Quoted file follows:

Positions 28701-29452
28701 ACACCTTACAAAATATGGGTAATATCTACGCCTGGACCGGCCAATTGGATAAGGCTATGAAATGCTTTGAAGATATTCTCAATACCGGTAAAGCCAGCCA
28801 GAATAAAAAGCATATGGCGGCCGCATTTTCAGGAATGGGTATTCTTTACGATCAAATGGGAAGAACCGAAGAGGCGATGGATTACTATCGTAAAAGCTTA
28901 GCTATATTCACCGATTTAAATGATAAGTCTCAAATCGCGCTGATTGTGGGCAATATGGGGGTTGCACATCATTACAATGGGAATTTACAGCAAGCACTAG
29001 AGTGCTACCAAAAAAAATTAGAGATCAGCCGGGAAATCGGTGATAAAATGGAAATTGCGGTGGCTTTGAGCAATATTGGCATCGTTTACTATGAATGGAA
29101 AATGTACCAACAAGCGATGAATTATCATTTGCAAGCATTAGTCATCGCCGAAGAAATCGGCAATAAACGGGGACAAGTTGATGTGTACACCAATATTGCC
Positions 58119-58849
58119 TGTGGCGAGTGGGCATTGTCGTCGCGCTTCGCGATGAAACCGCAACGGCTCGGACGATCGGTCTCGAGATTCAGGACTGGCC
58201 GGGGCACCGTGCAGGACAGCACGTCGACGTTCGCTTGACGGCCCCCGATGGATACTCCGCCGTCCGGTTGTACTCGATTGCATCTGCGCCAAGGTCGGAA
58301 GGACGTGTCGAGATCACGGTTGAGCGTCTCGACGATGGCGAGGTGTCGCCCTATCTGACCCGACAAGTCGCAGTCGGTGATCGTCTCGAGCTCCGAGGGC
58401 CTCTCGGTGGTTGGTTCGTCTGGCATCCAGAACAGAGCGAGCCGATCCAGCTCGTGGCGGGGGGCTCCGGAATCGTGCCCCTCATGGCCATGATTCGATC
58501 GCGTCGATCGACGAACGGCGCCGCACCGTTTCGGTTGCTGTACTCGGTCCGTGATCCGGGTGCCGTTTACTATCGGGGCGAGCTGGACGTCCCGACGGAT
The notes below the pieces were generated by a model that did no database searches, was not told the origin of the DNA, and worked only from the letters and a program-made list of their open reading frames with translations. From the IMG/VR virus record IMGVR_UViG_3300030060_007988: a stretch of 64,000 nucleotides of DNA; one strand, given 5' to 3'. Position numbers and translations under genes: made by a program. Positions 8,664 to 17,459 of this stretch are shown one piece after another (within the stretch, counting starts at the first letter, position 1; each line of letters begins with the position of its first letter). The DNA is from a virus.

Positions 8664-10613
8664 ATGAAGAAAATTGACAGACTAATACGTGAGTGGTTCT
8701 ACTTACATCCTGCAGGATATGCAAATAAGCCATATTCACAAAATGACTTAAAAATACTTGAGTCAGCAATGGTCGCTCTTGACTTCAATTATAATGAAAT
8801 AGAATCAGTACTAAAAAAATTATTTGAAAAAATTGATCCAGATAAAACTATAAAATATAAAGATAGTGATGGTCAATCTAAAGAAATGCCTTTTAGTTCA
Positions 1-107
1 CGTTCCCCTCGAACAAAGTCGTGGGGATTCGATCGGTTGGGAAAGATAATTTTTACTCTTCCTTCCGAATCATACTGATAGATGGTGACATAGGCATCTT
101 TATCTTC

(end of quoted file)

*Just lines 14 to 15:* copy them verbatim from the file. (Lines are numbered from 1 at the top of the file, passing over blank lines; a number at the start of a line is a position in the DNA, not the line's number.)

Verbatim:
Positions 8664-10613
8664 ATGAAGAAAATTGACAGACTAATACGTGAGTGGTTCT